The government has warned farmers to be aware of a possible increase of cases of bluetongue virus over the coming months as the weather warms.

Defra has confirmed that the seasonal low vector period has now ended due to an increase in biting midge activity amid warmer spring weather.

It is therefore planning for a possible increase of bluetongue virus cases over the next few months.

As well as the weather warming, there was a heightened risk of infected biting midges blowing over from northern Europe, Defra said.

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Bluetongue virus is usually transmitted by midge bites and affects cows, goats, sheep and other camelids such as llamas.

Midges are most active between April and November and not all susceptible animals show immediate, or any, signs of contracting the virus.

Impacts on susceptible animals can vary greatly – some show no symptoms or effects at all while for others it can cause productivity issues such as reduced milk yield, while in the most severe cases can be fatal for infected animals.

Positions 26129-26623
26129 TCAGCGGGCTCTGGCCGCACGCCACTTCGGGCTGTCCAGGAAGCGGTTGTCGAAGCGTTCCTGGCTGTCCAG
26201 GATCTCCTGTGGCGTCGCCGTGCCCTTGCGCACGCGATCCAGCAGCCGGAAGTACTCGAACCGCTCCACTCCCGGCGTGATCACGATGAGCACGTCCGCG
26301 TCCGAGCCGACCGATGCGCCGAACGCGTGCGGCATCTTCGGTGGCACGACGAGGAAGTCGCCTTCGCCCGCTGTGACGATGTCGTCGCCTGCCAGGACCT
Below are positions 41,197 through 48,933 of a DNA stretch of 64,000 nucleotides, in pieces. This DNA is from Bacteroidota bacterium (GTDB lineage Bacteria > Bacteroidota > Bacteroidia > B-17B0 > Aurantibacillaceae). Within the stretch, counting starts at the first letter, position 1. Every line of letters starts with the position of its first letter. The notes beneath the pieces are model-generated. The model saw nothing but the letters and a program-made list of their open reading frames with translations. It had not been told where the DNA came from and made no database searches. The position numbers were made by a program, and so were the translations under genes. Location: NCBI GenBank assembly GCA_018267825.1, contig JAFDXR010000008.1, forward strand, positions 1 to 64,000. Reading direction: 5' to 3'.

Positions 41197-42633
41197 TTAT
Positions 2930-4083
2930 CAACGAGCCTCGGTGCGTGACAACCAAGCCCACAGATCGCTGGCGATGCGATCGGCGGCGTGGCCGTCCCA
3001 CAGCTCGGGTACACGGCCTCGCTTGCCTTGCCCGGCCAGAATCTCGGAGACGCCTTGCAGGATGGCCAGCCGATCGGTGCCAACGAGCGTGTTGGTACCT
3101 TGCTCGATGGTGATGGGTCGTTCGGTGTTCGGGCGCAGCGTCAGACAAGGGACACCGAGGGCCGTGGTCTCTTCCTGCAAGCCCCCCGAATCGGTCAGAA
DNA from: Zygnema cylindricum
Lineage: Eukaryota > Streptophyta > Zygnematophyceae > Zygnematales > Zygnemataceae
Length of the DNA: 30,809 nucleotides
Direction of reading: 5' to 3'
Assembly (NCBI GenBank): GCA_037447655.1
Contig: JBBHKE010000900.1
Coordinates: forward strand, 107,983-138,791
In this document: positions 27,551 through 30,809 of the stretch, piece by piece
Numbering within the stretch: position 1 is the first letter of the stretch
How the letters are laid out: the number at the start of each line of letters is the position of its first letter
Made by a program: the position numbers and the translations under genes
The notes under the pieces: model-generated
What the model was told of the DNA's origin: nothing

However, despite the new warning from the government, the risk of bluetongue transmission and the risk level has not changed.

But farms from Norfolk to Kent and along the south coast from Kent to Devon have been told they are at the highest risk of incursion.

Defra said: "Farmers should continue to monitor their animals frequently for clinical signs and make sure their animals and land are registered with APHA so we can locate animals in the event of an outbreak.

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"Surveillance of susceptible animals and epidemiological assessments will continue. We will keep the situation under review."

Temporary control zones (TCZs) were set up in November 2023 following the UK's first case of bluetongue virus since 2007.

Established in Kent and Norfolk, they were designed to limit the movement of livestock to control the spread of bluetongue, which causes infertility and breathing problems in sheep, cattle and goats.

Since November, there have been well over 100 bluetongue cases in England.

There is currently no vaccine to fight the virus.